March, 1988

Fruits of Thought

Here Come The Judge

The phone call came on a very gray New York day, and the voice on the phone was that of Eleanor Bullock, the Queen Coordinator for the National Watermelon Association. She offered me the honor of serving as a judge in the contest to select the new Watermelon Queen. I had never been to a Watermelon Convention and I certainly had never judged any kind of beauty contest. But I said I would do it and thanked the association for the honor.

All right, I admit it — the jokes started flying in the office 30 seconds after I agreed to serve as a judge. “It’s a tough job … but somebody’s got to do it,” I replied. But beyond the jokes, at the contest itself, I found something quite extraordinary going on.

The young women competing in the contest were not the kind of girls I knew growing up in a New York City suburb. They came from towns with names like Mendenhall, Mississippi and Troy, Alabama, and they were all as lovely as magnolia blossoms.

But attractiveness is really only a small part of the qualifications to be the Queen. The Queen is going to have to travel around the continent pushing watermelons with enthusiasm, stay on the road for weeks at a time, on her feet for many hours a day, and do it all with a smile.

I suppose that in all these contests, the participants explain that they love the product and believe the opportunity to travel and represent the association will be a growing experience for them. In this, the age of the liberated woman, I was not sure if there really was a place for beauty contests. Perhaps the whole idea of putting a pretty woman up for display was vaguely demeaning. But I know now that these women did not perceive it this way. They saw an opportunity to travel and learn, to meet people from across the country. And they saw no reason to be ashamed of their beauty and poise.

The most interesting lesson that the watermelon association may have to teach the rest of the produce industry is explained in the very fact that there exists a National Watermelon Queen. Think about it — there is a Florida Citrus Queen, but no National Citrus Queen, a Maine Potato Queen but no National Potato Queen, lots of local Apple Queens but no National Apple Queen. But the watermelon industry, though still maintaining important state organizations and state Queens, has recognized the essential truth of marketing an unbranded product: Most consumers have no idea if the watermelon they eat is from Texas or Florida, and most probably don’t care very much.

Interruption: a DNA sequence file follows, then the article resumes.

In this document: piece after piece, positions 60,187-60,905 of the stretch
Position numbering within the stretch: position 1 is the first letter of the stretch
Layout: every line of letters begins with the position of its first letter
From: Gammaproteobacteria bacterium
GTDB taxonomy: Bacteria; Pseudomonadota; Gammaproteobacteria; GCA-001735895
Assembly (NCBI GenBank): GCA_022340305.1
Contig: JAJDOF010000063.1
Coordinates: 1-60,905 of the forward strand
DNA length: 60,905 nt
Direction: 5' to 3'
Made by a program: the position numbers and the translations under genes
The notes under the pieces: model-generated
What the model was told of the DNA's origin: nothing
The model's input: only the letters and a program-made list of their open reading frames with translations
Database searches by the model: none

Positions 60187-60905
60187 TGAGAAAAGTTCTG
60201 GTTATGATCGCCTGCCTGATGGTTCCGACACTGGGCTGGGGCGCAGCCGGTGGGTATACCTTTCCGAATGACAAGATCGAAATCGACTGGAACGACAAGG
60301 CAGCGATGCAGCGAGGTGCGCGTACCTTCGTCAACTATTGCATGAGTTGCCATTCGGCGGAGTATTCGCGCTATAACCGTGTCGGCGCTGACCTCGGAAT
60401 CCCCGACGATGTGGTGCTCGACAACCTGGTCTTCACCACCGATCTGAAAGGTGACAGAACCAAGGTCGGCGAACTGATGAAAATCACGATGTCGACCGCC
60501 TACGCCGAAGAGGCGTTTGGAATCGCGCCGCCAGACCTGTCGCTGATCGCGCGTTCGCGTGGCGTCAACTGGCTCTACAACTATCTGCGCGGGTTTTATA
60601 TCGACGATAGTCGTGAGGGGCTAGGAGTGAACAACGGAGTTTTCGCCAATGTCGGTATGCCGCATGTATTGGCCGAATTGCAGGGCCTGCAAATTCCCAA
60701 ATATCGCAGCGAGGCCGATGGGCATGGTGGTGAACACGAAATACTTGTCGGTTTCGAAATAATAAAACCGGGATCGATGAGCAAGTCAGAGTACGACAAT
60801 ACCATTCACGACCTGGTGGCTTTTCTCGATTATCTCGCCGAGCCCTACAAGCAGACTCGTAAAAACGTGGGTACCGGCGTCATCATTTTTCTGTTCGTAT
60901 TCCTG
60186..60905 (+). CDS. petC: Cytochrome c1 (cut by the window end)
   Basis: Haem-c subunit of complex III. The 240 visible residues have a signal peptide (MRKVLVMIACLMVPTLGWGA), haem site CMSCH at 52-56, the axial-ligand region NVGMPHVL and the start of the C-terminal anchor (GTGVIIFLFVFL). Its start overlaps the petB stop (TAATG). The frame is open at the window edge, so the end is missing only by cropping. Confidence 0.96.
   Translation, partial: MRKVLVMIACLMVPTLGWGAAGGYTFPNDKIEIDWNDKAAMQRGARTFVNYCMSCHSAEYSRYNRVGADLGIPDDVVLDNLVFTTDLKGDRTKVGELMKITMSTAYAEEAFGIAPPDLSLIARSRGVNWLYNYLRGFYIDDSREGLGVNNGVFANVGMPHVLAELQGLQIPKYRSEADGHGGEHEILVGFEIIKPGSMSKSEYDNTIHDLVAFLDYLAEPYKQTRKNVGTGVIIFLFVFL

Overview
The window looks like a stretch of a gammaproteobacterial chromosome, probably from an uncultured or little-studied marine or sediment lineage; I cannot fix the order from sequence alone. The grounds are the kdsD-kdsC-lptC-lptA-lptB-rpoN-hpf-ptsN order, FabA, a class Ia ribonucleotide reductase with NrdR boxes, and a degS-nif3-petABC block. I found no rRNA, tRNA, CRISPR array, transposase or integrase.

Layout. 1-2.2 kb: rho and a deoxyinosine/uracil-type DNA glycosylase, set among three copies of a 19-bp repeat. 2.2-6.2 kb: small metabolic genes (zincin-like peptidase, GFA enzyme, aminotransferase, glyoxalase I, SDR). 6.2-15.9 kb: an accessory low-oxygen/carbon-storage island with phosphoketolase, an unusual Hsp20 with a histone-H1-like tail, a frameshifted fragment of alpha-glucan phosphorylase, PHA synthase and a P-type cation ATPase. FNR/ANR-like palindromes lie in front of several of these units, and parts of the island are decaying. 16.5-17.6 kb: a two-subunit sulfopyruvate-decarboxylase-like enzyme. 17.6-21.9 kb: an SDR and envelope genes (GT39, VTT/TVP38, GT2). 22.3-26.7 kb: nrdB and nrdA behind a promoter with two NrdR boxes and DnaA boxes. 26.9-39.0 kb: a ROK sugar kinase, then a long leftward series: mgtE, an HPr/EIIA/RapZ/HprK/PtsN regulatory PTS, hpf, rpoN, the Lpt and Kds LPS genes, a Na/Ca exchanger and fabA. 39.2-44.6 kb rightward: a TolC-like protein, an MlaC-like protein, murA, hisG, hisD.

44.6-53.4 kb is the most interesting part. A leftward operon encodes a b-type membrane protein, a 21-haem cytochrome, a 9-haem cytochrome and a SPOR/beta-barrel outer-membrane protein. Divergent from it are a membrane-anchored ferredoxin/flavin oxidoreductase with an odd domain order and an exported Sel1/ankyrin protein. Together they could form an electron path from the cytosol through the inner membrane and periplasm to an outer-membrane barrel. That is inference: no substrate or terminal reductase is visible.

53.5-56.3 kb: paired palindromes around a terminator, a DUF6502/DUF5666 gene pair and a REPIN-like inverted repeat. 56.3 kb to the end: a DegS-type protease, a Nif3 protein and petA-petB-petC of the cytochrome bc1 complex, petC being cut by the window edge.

When you consider how much money is spent in this industry trying to convince people that individual states have superior commodities, and how uncertain are the results of all that spending, there may well be a lesson here for the entire industry. When the Watermelon Queen stands up to pitch watermelons, she talks about nutrition, about taste, about economy and about all watermelons. She gives a very persuasive pitch, not only because she has a good product, but because she doesn’t have to keep implying that all these great qualities are the exclusive possessions of watermelons produced in one state!

The selection of a Queen was important stuff. The Queen is a paid representative of the Association and would appear at supermarkets, wholesale markets and public events, and be interviewed on radio and TV. This type of exposure could result in a lot of extra watermelon sales, which is, of course, the point of it all. But I suppose what was really bothering me was my own obligation to pick a winner and a loser in each event. It is a truism at these contests to say everyone is a winner. In fact, nobody reaches the national competition without triumphing in her own state first, so we did pick from a very special pool of exceptional women. Yet in the end, only one would come out wearing the crown.

The knowledge that I was standing in the way of the dreams of some of these women was depressing. It made me appreciate being a businessperson where at least the goal is to make everyone I deal with a winner: customers, suppliers, employees, shareholders, and so on.

The 1988 National Watermelon Queen is Diane “Renee” Thomas of Warner Robins, Georgia. I know that she will be growing during the coming year as she sees new things, visits new places and meets new people.

I would like to thank Renee, the other contestants, my fellow judges and the National Watermelon Association for giving me the chance to expand my personal horizons.  pb